After a series of meetings to hear testimony from Vermonters, the final decisions about forcing mergers on school districts throughout the state now lie with the State Board of Education.
The board was in Chester on Wednesday for its third and final Act 46 regional meeting. Prior to that meeting, the board had met in Newark, in the Northeast Kingdom, in July and then in Montpelier in August.
The meetings were called to hear directly from school districts, and community members, who wanted to weigh in on the statewide school district merger plan that was released by the Vermont Agency of Education back in June.
More from VPR — Vermonters React To Education Agency's Statewide Merger Proposal, Required By Act 46 [June 5]
Now the State Board of Education has to take all the information it gathered at these meetings and write a statewide plan which will address which districts will be forced to merge.
State Board of Education Chairwoman Krista Huling said the board has a very tight schedule to follow.
“When the Legislature gave us this job, they said the report came out in June that had to be done Nov. 30,” said Huling. “We only meet once a month and to adjust to that, the State Board has already added three additional meetings, and we are working on a short timeline that we did not create.”
The Vermont Secretary of Education issued a draft statewide plan on June 1, which made recommendations about the school districts around Vermont that did not voluntarily merge under Act 46.
For some school districts merging does not make sense, and the statewide plan recognized that.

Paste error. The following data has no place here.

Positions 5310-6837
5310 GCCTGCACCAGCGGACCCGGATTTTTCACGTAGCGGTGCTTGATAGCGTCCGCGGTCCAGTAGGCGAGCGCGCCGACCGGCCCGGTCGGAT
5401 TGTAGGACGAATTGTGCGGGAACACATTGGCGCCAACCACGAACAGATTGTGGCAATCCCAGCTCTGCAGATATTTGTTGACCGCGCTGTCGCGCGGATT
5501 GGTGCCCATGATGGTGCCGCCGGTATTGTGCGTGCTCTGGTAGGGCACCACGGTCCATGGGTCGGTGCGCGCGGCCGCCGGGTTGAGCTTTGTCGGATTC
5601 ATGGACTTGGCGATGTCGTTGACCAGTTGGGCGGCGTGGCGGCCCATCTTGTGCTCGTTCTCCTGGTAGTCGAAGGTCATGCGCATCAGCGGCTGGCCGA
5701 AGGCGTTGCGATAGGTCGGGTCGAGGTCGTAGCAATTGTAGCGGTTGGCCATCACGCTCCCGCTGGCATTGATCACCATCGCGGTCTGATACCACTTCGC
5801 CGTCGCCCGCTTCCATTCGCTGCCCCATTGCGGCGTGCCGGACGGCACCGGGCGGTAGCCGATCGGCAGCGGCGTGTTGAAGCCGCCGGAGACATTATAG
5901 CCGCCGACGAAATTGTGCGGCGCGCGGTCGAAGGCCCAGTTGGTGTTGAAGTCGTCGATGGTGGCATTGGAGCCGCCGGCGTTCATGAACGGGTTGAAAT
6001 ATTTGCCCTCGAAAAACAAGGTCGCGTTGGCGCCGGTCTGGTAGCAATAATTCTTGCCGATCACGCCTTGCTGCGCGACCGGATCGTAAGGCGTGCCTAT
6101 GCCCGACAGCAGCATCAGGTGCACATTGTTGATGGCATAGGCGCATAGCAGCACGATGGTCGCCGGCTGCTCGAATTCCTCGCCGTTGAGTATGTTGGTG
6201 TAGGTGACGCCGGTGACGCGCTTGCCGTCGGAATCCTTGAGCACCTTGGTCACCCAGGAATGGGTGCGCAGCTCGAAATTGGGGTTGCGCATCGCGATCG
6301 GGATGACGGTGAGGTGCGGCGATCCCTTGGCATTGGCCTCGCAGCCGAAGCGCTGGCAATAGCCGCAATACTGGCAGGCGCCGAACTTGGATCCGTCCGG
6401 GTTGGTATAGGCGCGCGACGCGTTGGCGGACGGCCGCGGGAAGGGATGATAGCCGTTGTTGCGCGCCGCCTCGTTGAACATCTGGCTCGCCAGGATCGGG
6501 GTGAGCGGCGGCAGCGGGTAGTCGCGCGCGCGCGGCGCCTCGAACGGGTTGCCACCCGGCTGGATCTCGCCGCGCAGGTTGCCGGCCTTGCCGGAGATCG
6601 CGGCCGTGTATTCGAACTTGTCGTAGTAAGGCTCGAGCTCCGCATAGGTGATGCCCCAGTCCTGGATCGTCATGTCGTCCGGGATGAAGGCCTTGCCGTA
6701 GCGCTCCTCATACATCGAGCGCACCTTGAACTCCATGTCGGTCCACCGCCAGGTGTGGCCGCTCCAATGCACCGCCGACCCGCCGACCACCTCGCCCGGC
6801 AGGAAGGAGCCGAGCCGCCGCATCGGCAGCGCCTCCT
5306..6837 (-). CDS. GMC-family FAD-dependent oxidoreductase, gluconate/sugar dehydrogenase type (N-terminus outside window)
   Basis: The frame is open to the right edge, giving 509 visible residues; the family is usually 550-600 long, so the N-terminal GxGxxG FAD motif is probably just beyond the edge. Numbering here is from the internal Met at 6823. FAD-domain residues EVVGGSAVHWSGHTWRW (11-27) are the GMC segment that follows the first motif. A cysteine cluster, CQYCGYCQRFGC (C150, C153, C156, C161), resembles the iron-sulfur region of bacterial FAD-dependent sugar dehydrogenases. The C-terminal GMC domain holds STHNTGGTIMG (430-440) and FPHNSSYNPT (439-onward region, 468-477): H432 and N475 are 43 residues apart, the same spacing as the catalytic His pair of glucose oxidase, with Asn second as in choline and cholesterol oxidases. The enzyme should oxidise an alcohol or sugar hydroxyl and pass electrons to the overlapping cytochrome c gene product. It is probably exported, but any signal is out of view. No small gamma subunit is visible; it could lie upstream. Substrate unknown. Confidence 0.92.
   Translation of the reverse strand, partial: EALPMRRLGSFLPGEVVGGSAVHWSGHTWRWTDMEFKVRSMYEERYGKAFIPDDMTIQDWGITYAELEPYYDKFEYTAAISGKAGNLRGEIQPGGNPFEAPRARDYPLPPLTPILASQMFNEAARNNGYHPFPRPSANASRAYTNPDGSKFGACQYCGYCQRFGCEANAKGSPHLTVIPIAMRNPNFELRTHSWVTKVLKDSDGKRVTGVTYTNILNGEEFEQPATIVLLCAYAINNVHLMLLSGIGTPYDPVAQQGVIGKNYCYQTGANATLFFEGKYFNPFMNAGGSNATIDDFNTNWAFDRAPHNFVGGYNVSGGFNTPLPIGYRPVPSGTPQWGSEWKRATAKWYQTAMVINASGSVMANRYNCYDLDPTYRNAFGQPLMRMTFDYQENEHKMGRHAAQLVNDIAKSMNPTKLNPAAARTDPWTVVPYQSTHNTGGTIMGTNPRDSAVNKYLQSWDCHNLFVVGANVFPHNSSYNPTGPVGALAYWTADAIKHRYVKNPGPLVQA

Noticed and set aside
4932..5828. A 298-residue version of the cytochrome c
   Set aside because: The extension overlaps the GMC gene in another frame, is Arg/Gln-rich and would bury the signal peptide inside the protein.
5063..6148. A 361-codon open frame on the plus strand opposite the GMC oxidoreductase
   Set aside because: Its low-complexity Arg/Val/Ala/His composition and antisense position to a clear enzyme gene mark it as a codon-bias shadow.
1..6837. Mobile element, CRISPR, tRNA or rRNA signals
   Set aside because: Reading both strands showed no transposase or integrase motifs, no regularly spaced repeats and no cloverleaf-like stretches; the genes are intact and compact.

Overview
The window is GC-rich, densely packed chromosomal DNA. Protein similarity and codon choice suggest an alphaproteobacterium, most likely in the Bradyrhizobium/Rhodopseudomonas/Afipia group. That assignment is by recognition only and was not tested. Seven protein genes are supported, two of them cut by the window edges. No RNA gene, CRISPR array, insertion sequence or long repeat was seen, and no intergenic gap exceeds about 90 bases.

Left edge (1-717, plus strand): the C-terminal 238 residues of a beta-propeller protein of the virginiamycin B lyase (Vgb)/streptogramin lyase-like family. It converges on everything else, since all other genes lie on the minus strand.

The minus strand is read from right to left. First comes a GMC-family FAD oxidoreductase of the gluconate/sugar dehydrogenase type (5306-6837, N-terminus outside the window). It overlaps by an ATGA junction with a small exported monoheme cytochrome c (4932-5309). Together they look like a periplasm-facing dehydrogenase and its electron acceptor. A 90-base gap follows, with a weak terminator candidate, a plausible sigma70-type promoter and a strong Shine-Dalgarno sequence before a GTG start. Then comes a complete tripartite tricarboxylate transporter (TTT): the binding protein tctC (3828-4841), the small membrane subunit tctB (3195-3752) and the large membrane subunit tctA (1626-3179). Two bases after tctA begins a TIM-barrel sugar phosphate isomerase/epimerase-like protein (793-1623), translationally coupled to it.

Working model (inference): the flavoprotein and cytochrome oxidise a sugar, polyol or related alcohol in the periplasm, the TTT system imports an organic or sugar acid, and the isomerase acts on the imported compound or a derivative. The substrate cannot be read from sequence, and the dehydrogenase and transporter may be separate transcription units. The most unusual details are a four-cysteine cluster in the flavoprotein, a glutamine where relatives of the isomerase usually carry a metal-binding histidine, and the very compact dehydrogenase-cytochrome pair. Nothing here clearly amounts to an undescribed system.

But the plan did recommend 18 new school districts, representing 43 different alternative governance plans from districts that want to remain independent.
There was some support for forcing merger plans among those who took part in the discussion in Chester on Wednesday. But most of the people who spoke opposed merging and strongly rejected the state’s plan to force districts into consolidation against the wishes of voters.
“We understood when we passed the law, that the local vote, in regard to any proposed governance merger, was designed to guarantee that any change in governance structure would have to be acceptable to the voters in those districts affected,” Windham County Sen. Becca Balint said. “I just urge you to remember what the intent was, and what we were trying to achieve because we all want equity for our children.”
In Putney, voters overwhelmingly rejected a merger plan, but members of the school board support consolidation. Putney School Board member Alice Laughlin highlighted the challenge facing the State Board of Education:
“Everyone wants to maintain the school, in the town — it's the hub of the cultural life of the town,” Laughlin said. “What we disagree on is, how to do that.”
The State Board of Education says it will have a draft plan before the end of October, and the final plan is due Nov. 30.
The Regional Educational Television Network provided audio for this report.